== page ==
Study: ADHD Medicine Can Reduce Risk Of Falling In The Elderly

By NoCamels Team July 26, 2013 Comments

As people get older, they are more likely to suffer age-related deterioration in balance and gait. This often leads to elderly people losing balance and falling, which is the leading cause of hip fractures and other injury-related visits to emergency rooms. A recent study from Ben Gurion University in Israel has shown that balance control can be improved using known ADHD medicine.

According to a study published in The Journals of Gerontology, the BGU researchers found that a single dose of methylphenidate (MPH) improves walking by reducing the number of step errors and the step error rate in both single and dual tasks.

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“Our results add to a growing body of evidence showing that MPH may have a role as a therapeutic option for improving gait and reducing fall risk in older adults,” said Itshak Melzer of BGU’s Schwartz Movement Analysis and Rehabilitation Laboratory, Department of Physical Therapy, Faculty of Health Sciences. “This is especially true in real-life situations, where the requirement to walk commonly occurs under more complicated, ‘dual task’ circumstances with cognitive attention focused elsewhere (e.g., watching traffic, talking) and not on performing a specific motor task.”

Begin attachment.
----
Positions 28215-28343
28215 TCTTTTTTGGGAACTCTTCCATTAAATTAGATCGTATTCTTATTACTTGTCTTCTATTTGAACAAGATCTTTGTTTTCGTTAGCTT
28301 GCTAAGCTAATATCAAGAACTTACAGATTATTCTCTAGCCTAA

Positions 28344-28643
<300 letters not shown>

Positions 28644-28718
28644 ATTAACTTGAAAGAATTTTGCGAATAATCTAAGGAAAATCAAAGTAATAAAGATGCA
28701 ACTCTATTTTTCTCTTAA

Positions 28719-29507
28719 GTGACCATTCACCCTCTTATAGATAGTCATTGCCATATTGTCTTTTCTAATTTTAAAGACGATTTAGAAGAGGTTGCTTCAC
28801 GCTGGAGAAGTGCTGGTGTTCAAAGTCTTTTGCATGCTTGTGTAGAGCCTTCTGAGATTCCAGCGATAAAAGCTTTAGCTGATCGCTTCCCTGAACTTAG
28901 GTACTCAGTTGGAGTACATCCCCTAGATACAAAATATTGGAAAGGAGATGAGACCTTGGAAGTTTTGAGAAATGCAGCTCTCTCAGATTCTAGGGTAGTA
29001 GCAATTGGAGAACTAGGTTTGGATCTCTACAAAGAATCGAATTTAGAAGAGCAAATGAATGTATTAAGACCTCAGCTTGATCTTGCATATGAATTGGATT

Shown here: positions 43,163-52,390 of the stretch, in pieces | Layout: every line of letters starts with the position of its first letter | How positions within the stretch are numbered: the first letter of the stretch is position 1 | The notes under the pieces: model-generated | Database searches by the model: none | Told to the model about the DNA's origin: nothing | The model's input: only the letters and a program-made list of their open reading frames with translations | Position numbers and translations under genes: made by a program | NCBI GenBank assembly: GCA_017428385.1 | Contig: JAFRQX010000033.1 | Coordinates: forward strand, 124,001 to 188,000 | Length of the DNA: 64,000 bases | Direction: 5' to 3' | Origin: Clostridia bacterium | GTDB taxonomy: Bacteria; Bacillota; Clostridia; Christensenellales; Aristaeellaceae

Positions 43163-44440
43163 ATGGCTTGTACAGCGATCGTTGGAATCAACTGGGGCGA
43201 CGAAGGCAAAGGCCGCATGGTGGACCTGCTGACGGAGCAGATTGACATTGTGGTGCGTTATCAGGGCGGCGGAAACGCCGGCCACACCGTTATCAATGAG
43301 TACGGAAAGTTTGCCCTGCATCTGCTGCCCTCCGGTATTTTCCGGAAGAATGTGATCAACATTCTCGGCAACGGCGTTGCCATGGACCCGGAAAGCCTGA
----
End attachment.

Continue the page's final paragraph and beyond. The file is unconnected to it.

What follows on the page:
Better concentration equals better balance

The study participants were 30 healthy older adults who were at least 70 years-old and had the ability to walk 70 feet (20 meters) without personal assistance or an assistive device.  The participants were given a single dose (10 mg) of MPH and were assessed under four task conditions of single and combined motor and cognitive tasks.

“The enhanced attention that comes about as a result of MPH may lead to improved balance control during walking, especially in dual task conditions,” Meltzer explains. “Our findings that MPH improves gait can be explained not just by its effect of attentional improvements, but also by indications that it has a direct influence on areas of the brain that deal with motor and balance control.”

Other BGU researchers involved in the study include Yaakov Bachner,  M.A Program in Gerontology, Department of Public Health; Tal Guy, Schwartz Movement Analysis and Rehabilitation Laboratory, Department of Physical Therapy, Faculty of Health Sciences; and Zamir Shorer, Pediatric Neurology Unit, Soroka University Medical Center and BGU’s Faculty of Health Sciences.

Photo: Senior Lady Holding Hands With Young Caretaker by Bigstock

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